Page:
An installment from the increasingly pregnant and hungry Andria.
The American Cafe
2055 West St # 20
We get demented when we’re hungry. It happens to every single person in our family. Miss M (age 4) wakes up in the morning like a rabid timberwolf, screeching and thrashing and making weird hissing noises until she’s given her bowl of dry oatmeal and 1.5 teaspoons (okay, tablespoons) of brown sugar. She comes by this foodborne madness honestly, as both The Admiral and I turn into deeply irrational creatures when our blood sugar gets low.
All this is in the way of explaining how we found ourselves at American Cafe in Germantown on a Friday night. It’s hard for me to remember what all led up to the decision, being so close to a coma at the time, but I’m pretty sure we tossed out our usual suggestions (namely Huey’s, Los Compadres, The Admiral’s beloved Chili’s) along with a smattering of other ideas, none of which could satisfy my finicky pregnant palate as well as provide The Admiral with his pined-for tiny loaf of bread and garlic butter. So even though it was well past 6pm on a Friday evening, and therefore only an hour from Miss M’s bath time, we headed down I-40, into the widening darkness, toward a Germantown strip mall.
We arrived and saw a crowd gathered in the entryway, which caused us concern, but it turned out to just be a group of Germantowners who clearly had nowhere else to hang out. We were seated at a very convenient booth at the end of the room, so our increasingly deranged child wouldn’t be in anyone’s face but mine. It took a surprisingly long time to get our drink orders taken, so we were sure to have our food requests ready by the time our waitress returned with beverages and the long-awaited bread, nearly all of which was consumed by Miss M within 45 seconds.
We ordered either the spinach con queso or the artichoke dip (I’m pretty sure the former, but again, I wasn’t thinking all that clearly and I could be remembering the wrong cheesy appetizer. That held us over and kept Miss M distracted until the real food arrived. I’d ordered macaroni and cheese for the child, with a side order of broccoli that I incorrectly assumed was included in the price of the meal (the list of non-fry sides apparently only applies on dishes where fries are included). We were charged $2 for the barely touched veggies, yet never received the Teddy Grahams that definitely were supposed to be included. (Oh, and for the record, that “kids eat free” deal that the now-closed Wolfchase location offered is not applicable in the Saddle Creek restaurant.)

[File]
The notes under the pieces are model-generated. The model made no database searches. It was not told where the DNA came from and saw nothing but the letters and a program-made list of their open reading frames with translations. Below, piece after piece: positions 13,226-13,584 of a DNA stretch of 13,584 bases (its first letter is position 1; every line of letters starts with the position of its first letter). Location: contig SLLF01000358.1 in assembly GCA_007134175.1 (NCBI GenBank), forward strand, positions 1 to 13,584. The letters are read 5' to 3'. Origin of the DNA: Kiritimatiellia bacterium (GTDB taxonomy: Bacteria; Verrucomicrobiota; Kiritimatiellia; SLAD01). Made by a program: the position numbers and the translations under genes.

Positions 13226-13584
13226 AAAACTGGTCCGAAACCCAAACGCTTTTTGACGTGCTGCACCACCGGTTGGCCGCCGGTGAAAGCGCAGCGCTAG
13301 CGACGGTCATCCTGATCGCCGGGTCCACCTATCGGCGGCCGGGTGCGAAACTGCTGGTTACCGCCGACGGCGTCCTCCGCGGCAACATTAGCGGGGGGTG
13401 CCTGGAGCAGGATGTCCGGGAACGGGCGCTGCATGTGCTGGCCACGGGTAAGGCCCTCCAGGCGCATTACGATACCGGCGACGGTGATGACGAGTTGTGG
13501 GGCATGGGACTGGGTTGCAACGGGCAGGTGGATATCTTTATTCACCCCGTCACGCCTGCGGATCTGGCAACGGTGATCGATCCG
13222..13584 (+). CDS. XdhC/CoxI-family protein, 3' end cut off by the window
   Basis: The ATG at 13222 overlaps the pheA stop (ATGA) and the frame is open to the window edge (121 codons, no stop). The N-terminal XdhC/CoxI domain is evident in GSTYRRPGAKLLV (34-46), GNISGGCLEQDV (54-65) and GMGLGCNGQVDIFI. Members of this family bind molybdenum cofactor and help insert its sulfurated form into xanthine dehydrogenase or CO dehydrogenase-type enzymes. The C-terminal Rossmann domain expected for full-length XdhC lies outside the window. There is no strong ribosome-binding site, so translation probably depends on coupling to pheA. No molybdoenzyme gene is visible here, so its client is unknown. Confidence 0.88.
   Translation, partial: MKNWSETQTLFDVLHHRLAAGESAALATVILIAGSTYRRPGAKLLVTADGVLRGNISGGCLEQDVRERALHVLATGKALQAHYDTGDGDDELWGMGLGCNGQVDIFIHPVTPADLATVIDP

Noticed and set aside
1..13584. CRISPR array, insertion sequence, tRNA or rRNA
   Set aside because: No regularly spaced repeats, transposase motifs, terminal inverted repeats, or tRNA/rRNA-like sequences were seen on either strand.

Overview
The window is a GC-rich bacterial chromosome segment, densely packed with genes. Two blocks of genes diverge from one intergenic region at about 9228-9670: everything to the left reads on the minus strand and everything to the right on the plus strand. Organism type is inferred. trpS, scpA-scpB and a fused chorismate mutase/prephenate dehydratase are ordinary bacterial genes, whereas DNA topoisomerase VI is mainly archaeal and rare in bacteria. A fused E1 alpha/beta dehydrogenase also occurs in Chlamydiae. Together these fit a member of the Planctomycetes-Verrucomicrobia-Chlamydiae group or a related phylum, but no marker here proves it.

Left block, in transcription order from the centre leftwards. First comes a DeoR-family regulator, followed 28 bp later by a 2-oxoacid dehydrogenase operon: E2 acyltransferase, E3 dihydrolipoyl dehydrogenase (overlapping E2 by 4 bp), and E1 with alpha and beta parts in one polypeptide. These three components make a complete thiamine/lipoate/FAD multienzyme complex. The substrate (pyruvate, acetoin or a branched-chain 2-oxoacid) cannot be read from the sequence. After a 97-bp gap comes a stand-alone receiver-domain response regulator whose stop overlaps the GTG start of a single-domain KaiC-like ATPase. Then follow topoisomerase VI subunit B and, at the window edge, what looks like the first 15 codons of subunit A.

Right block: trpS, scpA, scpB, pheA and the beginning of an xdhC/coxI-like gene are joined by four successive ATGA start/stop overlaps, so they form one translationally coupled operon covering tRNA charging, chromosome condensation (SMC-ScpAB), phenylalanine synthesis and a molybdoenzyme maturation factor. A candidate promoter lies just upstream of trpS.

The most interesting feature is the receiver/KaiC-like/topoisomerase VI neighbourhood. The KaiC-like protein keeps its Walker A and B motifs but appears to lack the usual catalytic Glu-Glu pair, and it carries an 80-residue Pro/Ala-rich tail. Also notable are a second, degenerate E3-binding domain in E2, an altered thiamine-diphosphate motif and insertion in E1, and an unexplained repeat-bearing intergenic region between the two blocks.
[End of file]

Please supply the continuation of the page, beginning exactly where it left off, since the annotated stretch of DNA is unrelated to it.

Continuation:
My dinner was the chicken parmesan sandwich, and wow, was it unpleasant. The chicken was just a regular overcooked boneless breast thrown onto a burned yet soggy roll that was clearly not designed to hold meat of that shape or weight. I’m really not sure what The Admiral had, but he ate all of it. Of course, he would eat his own left hand if it were covered in Philly cheese sauce. Especially since the waitress made up for her initial tardiness by refilling his Diet Coke no fewer than 8 times.
How any eating got done at all is a mystery, however, since Miss M had by this point completely rebelled against the entire concept of dining out and was spending her time throwing crayons at us, sticking her hands in the uneaten macaroni and trying desperately to climb out of the booth using only my shoulders for leverage. It was hard to keep ourselves calm, but it was also pretty hard to blame her. We were the ones who dragged her out to dinner right at bedtime, after all. So while I tried to keep her from disturbing anyone not genetically responsible for her, I did accept the brunt of her attitude with resignation and the standard amount of maternal guilt.
After a typically harried bathroom break and much accusatory sighing, The Admiral removed Miss M from the scene as I poked at my last few bites and paid the bill. They were having some sort of discipline-related conference as I got to the parking lot, and we completed our evening with a very quiet drive back to Midtown. Sorry to anyone we may have frightened or bothered. We plead temporary insanity.